A Combination of Things

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A Combination of Things

The debate has raged on for years, discussed by parents, doctors, scientists, psychologists and sociologists.

Do kids act the way they do because they’re born that way or because they learn it? Are they influenced by their environment?

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My oldest daughter, who has a face, body and personality that is a combination of her parents certainly has a lot of things mixed together. I could always see where some things came from me, though. When she was unable to talk she babbled anyway, looking us in the eye like we should have no problem understanding what she was saying. Once she learned to talk there was no stopping her. When she would be playing in her room or helping cook or what have you she sang.

Most of that came from me.

Buried somewhere in my parents’ house somewhere are old tapes of me . . . singing. Telling stories. Incessantly talking. I can only assume they thought it was so cute that they recorded it for posterity. If you raised the pitch enough you’d have a hard time determining if it was my voice or hers.

The thing about my oldest, though, is the combination of time, youth and a million other things cloud my ability to know if that was learned, as some would imply, or inherent. I sing when I cook or clean or even work in the garage. Music is always going. I tend to talk too much in group settings and too little in intimate ones. I know this.

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With my twin sons, though, there is no doubt about whether their personalities and quirks came from their environment or if they were born with it. They were born with it.

From the moment my boys came out of the womb they had distinct and differing personalities. Even when people claimed they couldn’t tell the fraternal twins apart I could. Not just in the differences in their faces and bodies, their demeanor, the way they laughed and the way they acted was distinct.

I bring this up because there are a few things I’ve noticed in the last week that are traits of their own lives and personalities that cannot be learned. It would be impossible, as a matter of fact.

One of the boys – the one with his tongue out up there – is most comfortable sitting all day in sweat pants and a t-shirt. Going a bit farther, he’s even more comfortable in a t-shirt with old grey sweat pants that barely fit and are covered with holes.  I’ll try to throw them away and he takes them back. He refuses to get rid of them.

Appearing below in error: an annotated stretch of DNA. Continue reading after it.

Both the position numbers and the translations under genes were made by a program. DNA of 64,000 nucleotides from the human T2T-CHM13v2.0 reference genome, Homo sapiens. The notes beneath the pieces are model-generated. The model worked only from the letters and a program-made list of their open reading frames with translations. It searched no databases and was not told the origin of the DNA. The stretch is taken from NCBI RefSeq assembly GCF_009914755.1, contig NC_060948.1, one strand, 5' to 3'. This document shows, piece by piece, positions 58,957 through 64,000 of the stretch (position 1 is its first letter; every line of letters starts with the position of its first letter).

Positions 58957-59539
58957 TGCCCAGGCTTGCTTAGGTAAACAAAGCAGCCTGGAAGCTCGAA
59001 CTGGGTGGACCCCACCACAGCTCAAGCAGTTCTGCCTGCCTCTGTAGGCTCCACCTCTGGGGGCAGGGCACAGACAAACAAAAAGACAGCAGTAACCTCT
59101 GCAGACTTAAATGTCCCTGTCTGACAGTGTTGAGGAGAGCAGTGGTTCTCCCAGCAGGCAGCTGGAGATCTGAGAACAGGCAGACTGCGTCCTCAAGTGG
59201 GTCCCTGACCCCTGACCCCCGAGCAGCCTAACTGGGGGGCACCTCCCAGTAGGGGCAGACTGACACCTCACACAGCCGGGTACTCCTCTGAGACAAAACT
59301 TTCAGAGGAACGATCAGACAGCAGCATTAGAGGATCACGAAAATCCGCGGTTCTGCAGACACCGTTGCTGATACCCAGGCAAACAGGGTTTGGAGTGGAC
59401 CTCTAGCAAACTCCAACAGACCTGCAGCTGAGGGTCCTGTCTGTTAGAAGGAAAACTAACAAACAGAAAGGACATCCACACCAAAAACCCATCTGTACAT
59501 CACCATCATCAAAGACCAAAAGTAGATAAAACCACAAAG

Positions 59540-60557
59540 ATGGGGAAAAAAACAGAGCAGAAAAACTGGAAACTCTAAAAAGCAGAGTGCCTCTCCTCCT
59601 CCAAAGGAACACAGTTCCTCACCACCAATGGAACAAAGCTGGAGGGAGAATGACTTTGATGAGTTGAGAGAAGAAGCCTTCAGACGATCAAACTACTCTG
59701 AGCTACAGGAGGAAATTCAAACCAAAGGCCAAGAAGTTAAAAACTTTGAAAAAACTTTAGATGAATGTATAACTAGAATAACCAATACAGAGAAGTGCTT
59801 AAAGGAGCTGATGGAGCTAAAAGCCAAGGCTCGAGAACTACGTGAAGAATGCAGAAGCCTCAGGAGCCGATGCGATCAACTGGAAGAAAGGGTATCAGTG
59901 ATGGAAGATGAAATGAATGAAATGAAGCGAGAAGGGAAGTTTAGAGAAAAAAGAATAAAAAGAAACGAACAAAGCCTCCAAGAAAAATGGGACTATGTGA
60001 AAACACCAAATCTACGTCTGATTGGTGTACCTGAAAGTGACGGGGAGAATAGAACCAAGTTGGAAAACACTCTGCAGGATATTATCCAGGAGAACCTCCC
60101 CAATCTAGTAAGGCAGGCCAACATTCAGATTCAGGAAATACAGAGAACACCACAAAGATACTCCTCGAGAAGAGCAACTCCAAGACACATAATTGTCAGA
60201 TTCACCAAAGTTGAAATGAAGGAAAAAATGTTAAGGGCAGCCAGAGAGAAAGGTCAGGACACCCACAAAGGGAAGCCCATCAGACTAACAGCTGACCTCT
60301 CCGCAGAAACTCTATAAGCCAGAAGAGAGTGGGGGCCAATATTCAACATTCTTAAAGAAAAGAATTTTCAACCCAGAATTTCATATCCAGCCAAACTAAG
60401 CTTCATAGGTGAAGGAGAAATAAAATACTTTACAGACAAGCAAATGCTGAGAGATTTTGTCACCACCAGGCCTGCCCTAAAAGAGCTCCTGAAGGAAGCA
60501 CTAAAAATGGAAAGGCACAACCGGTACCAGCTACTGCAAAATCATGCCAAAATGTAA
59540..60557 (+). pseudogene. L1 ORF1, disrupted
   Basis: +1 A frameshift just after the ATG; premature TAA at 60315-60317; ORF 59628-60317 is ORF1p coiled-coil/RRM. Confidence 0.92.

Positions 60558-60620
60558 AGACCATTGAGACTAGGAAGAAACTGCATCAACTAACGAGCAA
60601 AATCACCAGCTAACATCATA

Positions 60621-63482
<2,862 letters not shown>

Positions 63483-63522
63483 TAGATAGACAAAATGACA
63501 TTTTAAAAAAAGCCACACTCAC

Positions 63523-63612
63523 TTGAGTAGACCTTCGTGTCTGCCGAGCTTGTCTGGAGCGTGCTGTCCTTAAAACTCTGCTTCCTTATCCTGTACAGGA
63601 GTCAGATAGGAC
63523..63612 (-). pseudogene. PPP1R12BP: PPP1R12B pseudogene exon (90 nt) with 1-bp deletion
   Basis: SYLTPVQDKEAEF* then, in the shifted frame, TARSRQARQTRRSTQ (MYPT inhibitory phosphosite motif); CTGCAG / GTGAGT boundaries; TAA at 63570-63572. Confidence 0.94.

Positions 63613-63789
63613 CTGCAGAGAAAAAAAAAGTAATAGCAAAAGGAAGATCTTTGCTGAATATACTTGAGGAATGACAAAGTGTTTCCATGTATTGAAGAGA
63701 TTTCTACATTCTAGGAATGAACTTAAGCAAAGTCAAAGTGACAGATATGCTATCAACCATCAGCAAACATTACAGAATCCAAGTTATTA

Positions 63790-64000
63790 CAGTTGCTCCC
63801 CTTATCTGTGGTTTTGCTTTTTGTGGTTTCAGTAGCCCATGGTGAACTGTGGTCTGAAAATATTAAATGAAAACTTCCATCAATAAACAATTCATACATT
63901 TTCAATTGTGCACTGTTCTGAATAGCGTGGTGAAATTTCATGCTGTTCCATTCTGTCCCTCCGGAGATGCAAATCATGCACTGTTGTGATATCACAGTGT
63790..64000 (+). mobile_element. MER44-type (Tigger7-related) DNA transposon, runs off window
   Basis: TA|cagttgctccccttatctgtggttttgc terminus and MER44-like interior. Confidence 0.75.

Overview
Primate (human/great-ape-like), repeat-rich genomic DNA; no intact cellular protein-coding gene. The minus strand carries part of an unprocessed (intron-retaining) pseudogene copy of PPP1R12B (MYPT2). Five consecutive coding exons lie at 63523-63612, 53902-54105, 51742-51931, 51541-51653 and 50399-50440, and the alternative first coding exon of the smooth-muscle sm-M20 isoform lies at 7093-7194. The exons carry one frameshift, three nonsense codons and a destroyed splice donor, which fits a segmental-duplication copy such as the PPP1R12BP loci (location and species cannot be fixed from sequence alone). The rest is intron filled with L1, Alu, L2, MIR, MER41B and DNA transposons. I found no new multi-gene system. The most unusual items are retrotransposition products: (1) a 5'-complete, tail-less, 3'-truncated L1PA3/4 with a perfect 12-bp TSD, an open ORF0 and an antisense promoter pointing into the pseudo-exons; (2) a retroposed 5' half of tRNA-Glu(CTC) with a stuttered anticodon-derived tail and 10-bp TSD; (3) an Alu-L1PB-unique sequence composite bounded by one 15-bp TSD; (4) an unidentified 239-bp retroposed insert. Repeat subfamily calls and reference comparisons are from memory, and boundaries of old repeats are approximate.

“I like them, they’re comfortable,” he says.

I bring this up because this is a trait his mother had. When I started dating her she had this pair of banana yellow sweat pants. They were covered in holes, barely fit, were worn and faded to near lemon-yellow and were just . . . beat up. When it was too hot she had a pair of hot-pink sweat shorts that were cut-offs, essentially. They were about the same. We would get home from our respective works or hang out for the evening and she would change from her work clothes immediately into those sweats.

There’s no possible way that my son could even have known or seen this. Long before he was born those pants were gone. She had dropped some of that mentality and was usually in jeans and a shirt or work clothes. She had pajamas she wore at night and for coffee.  When she was up she was up. That’s the woman up there in the red dress with my little girl.

Even more impossible is the fact that he was seven when his Mom passed away.

So how would this be the case? It just is. Something ingrained in his brain, a part of his mother, a piece of genetic code, a strand in his DNA makes this couch-potato look part of him. It’s not a criticism (except when he tries to go in public in them) it’s just part of him. When people ask if I see pieces of myself or their mother in them it isn’t hard to say “yes.” But it’s certainly not learned.

They came into the world having taken some part of us with them during the trip.

That’s kind of spectacular when you think about it.

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